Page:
Friday, August 19, 2011

The one to read

If you read nothing else on the Internet today, you must choose this one: “Mommy, they are just like me.” Every time I read the whole thing, the last full paragraph makes me cry. Every time.

It’s not just that this is a great story—and it is. And it’s not just because they’re great parents—because they are. It’s because THIS is how I want the world to be, it’s what I’ve been fighting for over the past 30 years.

This being the Internet Age and all, we automatically assume all stories on the web are fake. The author of this story addresses that, too. I choose to take her at her word. Anyway, the lack of evidence to the contrary ought to be enough—we’re not talking about something world-changing, are we? Still, this is how the world ought to be, so visualising the world as a better place, where this story can happen, helps to make this a better place. Where’s the harm in that?

Maybe that's world-changing after all.

Update 20 August: Out Magazine has an update from the mother who wrote the post, and it's worth reading, too.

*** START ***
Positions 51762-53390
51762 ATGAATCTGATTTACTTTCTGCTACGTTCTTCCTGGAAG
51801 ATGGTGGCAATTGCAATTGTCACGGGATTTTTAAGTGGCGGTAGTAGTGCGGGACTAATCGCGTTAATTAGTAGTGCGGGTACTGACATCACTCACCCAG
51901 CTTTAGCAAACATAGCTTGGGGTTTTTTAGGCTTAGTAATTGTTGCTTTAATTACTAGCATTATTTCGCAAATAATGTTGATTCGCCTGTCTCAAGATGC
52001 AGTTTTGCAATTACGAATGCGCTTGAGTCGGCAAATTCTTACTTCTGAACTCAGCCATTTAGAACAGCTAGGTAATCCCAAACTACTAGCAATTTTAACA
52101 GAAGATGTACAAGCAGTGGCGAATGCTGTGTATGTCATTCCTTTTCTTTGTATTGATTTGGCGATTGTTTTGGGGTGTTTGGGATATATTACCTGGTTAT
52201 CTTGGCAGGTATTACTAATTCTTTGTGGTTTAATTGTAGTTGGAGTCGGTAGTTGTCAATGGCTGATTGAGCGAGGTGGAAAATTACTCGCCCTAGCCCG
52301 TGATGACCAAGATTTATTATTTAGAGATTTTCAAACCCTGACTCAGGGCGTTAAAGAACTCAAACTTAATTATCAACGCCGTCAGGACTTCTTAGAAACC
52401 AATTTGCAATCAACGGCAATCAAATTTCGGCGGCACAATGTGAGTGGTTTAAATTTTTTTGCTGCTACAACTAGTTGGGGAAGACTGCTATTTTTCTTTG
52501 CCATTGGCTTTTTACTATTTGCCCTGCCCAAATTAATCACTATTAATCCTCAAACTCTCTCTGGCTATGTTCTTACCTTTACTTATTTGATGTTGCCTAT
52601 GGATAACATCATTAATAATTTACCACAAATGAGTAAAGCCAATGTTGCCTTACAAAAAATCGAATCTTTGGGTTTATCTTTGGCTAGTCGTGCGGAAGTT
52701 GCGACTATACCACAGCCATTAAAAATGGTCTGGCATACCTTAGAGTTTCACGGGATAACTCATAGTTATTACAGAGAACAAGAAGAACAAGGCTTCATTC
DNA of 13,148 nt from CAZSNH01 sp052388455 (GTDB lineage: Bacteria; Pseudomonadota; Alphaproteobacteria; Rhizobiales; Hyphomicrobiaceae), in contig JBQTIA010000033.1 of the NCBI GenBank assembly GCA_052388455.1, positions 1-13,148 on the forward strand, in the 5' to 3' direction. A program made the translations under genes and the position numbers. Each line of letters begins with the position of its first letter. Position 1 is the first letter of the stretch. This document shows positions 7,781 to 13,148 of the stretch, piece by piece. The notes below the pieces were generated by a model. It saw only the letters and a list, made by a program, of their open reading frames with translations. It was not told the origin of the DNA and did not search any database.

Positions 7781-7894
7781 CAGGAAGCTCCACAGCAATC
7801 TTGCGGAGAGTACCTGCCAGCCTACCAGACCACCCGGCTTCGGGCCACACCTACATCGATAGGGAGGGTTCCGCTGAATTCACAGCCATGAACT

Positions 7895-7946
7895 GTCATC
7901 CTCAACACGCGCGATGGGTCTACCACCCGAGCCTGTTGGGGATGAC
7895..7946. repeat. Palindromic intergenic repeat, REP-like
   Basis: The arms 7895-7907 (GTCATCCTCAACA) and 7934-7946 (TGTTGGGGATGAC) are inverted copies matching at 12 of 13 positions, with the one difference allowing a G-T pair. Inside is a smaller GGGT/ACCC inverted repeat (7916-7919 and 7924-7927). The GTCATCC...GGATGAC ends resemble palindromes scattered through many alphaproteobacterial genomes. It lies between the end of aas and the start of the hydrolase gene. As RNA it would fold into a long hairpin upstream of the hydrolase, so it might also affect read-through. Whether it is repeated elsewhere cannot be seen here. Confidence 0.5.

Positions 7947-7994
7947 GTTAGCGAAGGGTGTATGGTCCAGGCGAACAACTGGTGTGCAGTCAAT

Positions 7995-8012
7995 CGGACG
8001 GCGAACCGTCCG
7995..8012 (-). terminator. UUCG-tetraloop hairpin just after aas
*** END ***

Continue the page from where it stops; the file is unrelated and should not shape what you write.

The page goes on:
amerinz's sis said...

I read the mother’s follow-up and it brought back thoughts of a young woman I knew. Although she did not come right out and tell me she was gay, I knew. The last time we spoke, she told me how her parents had shunned her (my words, not hers). It made me so sad, but time didn’t allow us to continue the conversation. A few weeks later she committed suicide. I, along with other closer friends, were left with “if only I” statements. I believe that non-gay people should encircle those who are, and especially those who have been rejected by their family, and show them that they are still valued, still loveable.

Arthur (AmeriNZ) said...

Sadly, that's not a unique story. I've heard many others just like it. The whole point of the "It Gets Better Project" is to help people struggling with their identity—especially rejection—to understand that it gets so much better.

At the end of the day, I believe that, as the Beatles sang, "All You Need Is Love" and our task and challenge is to make sure that everyone knows that—especially the outcasts.

So, good thing I'M not one of them, eh? :-)